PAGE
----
CORVALLIS, Ore. - Oregon State University leaders have announced a new financial aid initiative that in its first school year, 2008-09, will enable a full 10 percent of the Oregonian students who attend OSU to do so free of charge.
The Bridge to Success Program will pool federal resources with funds from the Oregon Opportunity Grant, the Campaign for OSU and redirected institutional monies to cover all tuition and fee costs for 1,500 in-state students this fall. Additional funds will cover books and supplies for half of those students.
Awards will be based on financial need and students' ability to show satisfactory progress toward completion of degrees, including taking 15 credits each term.
It is the largest such program yet announced in Oregon, and the fact that it has been created at OSU is no accident, school leaders say.
"As Oregon's land grant university, it is our mission to ensure that the sons and daughters of this state have access to a premier college education, and the Bridge to Success Program will help us fulfill that promise for worthy students with significant financial need," said OSU President Ed Ray.
"We're pleased to be able to do this, especially at a time when the cost of earning a university education is increasingly difficult for many students to afford."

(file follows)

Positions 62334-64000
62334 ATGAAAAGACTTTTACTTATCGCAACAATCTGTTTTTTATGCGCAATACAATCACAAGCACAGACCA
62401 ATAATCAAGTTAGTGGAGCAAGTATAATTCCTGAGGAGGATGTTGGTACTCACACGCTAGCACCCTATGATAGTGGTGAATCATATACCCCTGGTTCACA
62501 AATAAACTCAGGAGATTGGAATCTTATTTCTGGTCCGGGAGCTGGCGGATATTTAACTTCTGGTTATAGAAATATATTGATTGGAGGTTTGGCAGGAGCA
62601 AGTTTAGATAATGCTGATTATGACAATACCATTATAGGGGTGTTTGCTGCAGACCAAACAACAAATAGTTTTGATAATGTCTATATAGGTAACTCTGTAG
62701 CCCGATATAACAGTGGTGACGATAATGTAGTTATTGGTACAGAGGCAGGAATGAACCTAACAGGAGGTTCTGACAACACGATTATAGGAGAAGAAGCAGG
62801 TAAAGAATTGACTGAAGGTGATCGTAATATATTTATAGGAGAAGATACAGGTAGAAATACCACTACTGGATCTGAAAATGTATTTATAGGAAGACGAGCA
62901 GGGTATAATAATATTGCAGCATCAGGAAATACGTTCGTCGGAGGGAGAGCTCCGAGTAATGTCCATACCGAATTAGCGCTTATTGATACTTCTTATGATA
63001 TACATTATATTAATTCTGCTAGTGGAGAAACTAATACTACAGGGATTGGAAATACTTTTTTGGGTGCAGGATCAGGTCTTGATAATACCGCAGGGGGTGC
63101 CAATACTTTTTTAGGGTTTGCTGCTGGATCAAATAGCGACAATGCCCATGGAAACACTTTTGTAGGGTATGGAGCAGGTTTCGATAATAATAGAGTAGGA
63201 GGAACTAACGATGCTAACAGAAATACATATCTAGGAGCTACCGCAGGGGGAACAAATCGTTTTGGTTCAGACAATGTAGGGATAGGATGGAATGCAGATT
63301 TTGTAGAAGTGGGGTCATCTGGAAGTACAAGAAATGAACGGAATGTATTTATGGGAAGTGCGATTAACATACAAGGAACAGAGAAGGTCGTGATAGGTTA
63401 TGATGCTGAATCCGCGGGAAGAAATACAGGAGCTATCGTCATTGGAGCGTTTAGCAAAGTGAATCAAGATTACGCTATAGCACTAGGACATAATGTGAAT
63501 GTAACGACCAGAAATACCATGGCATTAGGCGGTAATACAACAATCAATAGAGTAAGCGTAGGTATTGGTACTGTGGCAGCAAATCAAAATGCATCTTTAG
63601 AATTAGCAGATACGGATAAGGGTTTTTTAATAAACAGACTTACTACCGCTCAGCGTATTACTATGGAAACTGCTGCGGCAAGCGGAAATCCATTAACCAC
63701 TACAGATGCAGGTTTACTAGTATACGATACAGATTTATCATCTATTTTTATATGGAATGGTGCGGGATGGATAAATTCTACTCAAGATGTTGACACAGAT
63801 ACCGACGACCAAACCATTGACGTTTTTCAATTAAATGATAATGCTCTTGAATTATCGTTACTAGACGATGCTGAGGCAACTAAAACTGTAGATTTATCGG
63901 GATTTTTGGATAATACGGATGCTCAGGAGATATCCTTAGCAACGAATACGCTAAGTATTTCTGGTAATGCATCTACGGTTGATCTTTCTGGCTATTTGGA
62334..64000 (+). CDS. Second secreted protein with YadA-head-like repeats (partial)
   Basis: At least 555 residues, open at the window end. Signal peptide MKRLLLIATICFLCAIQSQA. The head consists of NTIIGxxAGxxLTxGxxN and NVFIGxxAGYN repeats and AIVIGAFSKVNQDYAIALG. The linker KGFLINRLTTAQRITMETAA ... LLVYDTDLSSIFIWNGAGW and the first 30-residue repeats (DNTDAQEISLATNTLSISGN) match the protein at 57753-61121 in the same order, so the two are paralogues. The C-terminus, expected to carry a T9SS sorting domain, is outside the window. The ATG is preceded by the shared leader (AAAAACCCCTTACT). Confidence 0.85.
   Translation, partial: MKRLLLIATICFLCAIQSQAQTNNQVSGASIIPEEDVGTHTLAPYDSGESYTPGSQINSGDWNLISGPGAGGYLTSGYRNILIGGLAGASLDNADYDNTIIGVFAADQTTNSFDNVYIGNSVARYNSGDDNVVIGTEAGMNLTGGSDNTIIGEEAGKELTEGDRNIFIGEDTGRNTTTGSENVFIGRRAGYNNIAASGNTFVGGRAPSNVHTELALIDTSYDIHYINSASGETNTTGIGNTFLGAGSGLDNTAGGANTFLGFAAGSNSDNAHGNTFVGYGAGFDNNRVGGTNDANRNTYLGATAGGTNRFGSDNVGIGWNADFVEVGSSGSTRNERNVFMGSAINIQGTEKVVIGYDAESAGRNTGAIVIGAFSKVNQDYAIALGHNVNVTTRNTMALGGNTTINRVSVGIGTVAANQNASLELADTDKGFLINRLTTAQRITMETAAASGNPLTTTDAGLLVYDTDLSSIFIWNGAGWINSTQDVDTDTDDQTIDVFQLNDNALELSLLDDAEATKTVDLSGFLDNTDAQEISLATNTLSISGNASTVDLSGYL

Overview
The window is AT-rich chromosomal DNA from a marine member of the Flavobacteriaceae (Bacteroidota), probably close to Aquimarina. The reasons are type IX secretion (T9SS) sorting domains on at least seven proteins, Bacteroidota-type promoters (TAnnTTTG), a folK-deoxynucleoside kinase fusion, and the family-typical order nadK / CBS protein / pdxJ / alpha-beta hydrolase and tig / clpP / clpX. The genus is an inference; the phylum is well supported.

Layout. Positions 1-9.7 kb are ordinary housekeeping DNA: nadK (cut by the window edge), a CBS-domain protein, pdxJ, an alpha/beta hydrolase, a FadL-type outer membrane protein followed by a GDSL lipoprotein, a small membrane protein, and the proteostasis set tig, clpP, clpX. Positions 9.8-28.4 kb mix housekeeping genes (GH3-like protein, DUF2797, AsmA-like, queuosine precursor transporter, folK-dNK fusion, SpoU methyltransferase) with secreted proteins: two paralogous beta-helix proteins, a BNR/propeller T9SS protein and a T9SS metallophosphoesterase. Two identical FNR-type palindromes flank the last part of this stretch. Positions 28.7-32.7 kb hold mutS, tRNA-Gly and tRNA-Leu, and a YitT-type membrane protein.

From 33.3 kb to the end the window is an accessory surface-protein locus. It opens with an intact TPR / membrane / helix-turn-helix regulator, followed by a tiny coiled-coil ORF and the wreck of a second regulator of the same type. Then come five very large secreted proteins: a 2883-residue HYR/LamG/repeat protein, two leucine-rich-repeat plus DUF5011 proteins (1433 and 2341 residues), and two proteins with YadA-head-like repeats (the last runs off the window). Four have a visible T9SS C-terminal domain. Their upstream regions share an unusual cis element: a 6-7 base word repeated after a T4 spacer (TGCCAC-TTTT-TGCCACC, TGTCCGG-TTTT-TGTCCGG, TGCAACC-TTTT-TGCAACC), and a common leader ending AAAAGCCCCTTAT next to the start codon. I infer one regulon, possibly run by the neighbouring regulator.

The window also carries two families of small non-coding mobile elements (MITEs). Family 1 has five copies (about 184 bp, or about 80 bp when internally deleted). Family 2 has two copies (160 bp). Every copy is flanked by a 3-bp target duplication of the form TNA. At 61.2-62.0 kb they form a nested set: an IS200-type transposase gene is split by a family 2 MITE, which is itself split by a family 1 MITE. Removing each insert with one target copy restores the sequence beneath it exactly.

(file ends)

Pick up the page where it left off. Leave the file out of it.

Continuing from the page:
The program is expected to total $9.2 million in total expenditures its first year. Participating students must be eligible for both Pell Grant and Oregon Opportunity Grant awards to leverage the additional funding from both the university and the Campaign for OSU, the $625 million capital campaign announced last fall. The campaign has already raised more than $400 million toward its goal, including millions of dollars in scholarship and financial aid funding for students.
Another innovative aspect of the new program is its simplicity: Students don't need to apply. Any financial aid applicant who meets Pell Grant and Oregon Opportunity Grant eligibility and can show necessary progress toward degree will be automatically considered, alleviating the completion of yet another form.
In fact, students who have applied for financial aid for the 2008-09 school year are already being considered for awards under the program, which was only recently finalized, said Kate Peterson, assistant provost for enrollment management at OSU, who along with Financial Aid director Emilio Vejil, created Bridge to Success.
"OSU is making a major commitment with this program, and we're all looking forward to the significant number of students who will be helped," she said. "The Bridge to Success Program will serve as a model, we hope, for other students trying to confront the challenge of maintaining access for some of our most financially vulnerable students."
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